Plain Dealer Review: At Any Cost Is "A Conservative Polemic," A "Mean-Spirited Political Assessment." In a June 24, 2001, review of At Any Cost for the Cleveland Plain Dealer, Sammon's former employer, Dylan Foley writes:
Bluntly put, 'At Any Cost' is a conservative polemic in which Sammon uses his reporting skills to advance his thesis that Al Gore and the Gore campaign used fraud and deceit to try to snatch the presidency from George W. Bush. The book is a mix of good journalism and mean-spirited political assessment of the Florida vote-counting scandals." He concludes: "In a college course 20 years from now, 'At Any Cost' would deserve a place on the syllabus as a conservative view of the Florida disgrace. It's a well-written book by an established journalist that would be an enjoyable book for conservative true believers. [Cleveland Plain Dealer, 6/24/01, accessed via Nexis]
Wash. Times Review: In Fighting Back, Sammon "Makes No Secret Of His Admiration Of The President." In an October 27, 2002, review of Fighting Back for The Washington Times, Sammon's employer at the time, Roger Fontaine writes that in the book, Sammon "makes no secret of his admiration of the president -- which is fine -- there is plenty of the opposite from other journalists and pundits who don't fare too well in this account." [The Washington Times, 10/27/02, accessed via Nexis]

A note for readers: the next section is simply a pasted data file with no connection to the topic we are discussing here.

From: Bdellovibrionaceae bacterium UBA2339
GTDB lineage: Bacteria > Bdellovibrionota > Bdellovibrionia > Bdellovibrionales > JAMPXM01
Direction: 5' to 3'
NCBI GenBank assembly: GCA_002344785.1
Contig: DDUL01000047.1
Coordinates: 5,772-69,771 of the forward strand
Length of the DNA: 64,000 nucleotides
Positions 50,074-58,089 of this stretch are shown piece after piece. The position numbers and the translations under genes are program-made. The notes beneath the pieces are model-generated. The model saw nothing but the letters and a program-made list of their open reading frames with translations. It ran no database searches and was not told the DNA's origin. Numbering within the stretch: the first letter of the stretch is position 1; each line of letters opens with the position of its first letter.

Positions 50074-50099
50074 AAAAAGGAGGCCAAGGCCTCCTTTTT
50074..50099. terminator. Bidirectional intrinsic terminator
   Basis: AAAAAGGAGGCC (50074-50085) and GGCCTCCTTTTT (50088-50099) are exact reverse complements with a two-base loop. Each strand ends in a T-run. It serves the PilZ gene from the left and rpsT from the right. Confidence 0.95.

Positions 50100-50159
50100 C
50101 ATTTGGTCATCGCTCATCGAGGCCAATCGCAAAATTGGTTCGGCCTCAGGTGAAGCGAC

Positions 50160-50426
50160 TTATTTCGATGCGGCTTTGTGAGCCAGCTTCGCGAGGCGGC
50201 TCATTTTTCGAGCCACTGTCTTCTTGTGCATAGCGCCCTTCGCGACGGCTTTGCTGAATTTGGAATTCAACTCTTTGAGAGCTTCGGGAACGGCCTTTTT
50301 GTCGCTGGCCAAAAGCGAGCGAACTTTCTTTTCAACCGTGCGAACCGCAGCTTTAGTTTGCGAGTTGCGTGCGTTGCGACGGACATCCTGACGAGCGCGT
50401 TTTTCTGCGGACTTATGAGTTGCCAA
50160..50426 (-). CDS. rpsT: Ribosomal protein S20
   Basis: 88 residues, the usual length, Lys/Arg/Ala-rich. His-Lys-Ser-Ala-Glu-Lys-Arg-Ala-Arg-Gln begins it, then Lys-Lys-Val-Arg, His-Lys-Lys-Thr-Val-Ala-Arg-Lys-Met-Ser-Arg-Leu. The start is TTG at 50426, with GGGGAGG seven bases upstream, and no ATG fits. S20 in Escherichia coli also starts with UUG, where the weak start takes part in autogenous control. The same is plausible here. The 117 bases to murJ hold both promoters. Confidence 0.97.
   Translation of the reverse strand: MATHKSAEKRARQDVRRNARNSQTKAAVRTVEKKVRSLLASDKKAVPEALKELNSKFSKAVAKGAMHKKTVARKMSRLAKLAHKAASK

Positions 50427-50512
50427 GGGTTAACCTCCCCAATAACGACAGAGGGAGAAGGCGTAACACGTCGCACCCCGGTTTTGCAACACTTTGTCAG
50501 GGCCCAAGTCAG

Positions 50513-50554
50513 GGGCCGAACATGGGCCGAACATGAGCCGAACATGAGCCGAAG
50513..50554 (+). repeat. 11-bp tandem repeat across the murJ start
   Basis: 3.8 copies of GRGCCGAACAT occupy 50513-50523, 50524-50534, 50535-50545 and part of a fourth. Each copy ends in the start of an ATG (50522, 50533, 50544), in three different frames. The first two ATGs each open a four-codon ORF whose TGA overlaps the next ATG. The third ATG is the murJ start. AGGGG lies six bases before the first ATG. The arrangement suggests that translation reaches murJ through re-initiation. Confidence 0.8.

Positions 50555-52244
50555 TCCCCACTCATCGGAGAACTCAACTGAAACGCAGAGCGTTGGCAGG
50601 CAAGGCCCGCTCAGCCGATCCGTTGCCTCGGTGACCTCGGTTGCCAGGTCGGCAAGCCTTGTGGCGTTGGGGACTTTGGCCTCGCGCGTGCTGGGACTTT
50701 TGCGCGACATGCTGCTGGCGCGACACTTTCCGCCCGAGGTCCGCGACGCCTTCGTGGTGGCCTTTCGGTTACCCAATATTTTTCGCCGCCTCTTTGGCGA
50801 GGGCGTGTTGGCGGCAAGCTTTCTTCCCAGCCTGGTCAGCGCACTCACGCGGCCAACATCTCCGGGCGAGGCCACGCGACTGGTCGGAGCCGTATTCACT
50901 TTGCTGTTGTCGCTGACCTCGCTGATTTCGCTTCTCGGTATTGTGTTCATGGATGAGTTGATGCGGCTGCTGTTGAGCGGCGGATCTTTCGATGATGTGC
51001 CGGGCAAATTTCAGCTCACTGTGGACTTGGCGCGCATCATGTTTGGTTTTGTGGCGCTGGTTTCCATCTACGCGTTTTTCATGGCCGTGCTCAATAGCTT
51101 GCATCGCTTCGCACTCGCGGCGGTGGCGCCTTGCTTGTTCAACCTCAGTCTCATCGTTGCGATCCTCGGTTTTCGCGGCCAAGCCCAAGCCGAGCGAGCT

Sammon's Publisher Exists To Prop Up Conservative Movement
Regnery States They Are "Central To The Conservative Movement Today." From the "History of Regnery" posted at their website:
When the Henry Regnery Company first opened its doors in 1947, its mission was to contribute to the rebuilding of Western civilization after World War II, publishing serious works of cultural recovery, including, as it turned out, establishing and sustaining the postwar conservative intellectual movement in America.
The conservative movement has grown, over the last 62 years, from a few intellectuals, economists, editorial writers, and authors to become the most vibrant political and intellectual movement that the country has ever known. Regnery Publishing is as central to the conservative movement today, as it was nearly sixty two years ago when Henry Regnery helped start it. [Regnery.com, accessed 3/29/11]
Regnery Describes Itself As "The Nation's Preeminent Conservative Publisher." From a letter posted by Regnery president and publisher Marji Ross:
Regnery Publishing, the nation's preeminent conservative publisher, is truly on a roll. Over the past three years we have produced no less than 25 bestsellers! Included in that list is the election-year blockbuster Unfit for Command, which reached #1 on the New York Times bestseller list. Other books to make the list include William F. Buckley Jr.'s autobiographical Miles Gone By, Richard Miniter's Shadow War, Robert "Buzz" Patterson's Reckless Disregard, David Horowitz's Unholy Alliance, and Rowan Scarborough's Rumsfeld's War. [Regnery.com, accessed 3/29/11]
Regnery Publishes A "Who's Who" Of The Conservative Movement. Regnery authors include: Haley Barbour, Bill Bennett, Tony Blankley, Pat Buchanan, Jerome Corsi, Ann Coulter, Erick Erickson, Steve Forbes, Maggie Gallagher, Newt Gingrich, Dennis Hastert, Laura Ingraham, Terence Jeffrey, Wayne LaPierre, G. Gordon Liddy, Rich Lowry, Michelle Malkin, Oliver North, Mitt Romney, Peter Sprigg, Marc Thiessen, and Emmett Tyrrell. [Regnery.com, accessed 3/29/11]